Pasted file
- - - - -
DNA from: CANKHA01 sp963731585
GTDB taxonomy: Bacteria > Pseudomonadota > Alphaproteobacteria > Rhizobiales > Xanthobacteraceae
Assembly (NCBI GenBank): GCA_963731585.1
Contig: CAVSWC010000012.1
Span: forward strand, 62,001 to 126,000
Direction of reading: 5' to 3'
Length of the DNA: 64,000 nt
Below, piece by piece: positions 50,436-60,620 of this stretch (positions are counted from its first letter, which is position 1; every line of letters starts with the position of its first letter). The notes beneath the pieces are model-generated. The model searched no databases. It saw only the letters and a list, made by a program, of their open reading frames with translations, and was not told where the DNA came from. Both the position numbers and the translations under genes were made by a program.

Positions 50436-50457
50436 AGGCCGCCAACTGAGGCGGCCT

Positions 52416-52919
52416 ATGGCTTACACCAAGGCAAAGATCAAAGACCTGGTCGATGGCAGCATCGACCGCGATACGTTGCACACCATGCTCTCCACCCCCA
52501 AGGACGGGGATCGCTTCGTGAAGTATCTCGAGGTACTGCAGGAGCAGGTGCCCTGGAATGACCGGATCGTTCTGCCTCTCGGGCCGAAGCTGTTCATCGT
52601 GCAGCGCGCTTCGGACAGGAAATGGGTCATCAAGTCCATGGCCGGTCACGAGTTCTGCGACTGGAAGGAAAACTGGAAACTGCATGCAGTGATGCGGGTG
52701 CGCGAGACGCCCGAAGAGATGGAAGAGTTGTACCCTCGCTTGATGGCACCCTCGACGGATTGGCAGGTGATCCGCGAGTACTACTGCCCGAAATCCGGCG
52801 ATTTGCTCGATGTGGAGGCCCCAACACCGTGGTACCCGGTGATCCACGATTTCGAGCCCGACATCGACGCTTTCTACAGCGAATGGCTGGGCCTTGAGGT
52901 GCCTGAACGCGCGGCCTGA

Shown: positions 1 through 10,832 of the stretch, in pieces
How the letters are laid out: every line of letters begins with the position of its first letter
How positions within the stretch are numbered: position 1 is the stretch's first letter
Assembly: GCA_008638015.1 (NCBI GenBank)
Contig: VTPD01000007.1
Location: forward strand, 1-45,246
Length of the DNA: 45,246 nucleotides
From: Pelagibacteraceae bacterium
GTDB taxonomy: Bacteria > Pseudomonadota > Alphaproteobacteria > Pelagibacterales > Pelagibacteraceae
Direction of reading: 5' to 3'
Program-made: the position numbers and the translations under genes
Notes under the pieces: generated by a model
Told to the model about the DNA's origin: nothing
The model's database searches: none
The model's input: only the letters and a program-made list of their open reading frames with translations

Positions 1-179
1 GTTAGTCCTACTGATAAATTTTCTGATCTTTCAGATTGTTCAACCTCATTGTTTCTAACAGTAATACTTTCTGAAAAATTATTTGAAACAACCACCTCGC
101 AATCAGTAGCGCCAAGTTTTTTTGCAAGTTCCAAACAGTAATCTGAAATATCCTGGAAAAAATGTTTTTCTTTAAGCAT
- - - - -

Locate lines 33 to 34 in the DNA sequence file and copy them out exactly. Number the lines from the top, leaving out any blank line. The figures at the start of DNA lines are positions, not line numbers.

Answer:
Positions 1-179
1 GTTAGTCCTACTGATAAATTTTCTGATCTTTCAGATTGTTCAACCTCATTGTTTCTAACAGTAATACTTTCTGAAAAATTATTTGAAACAACCACCTCGC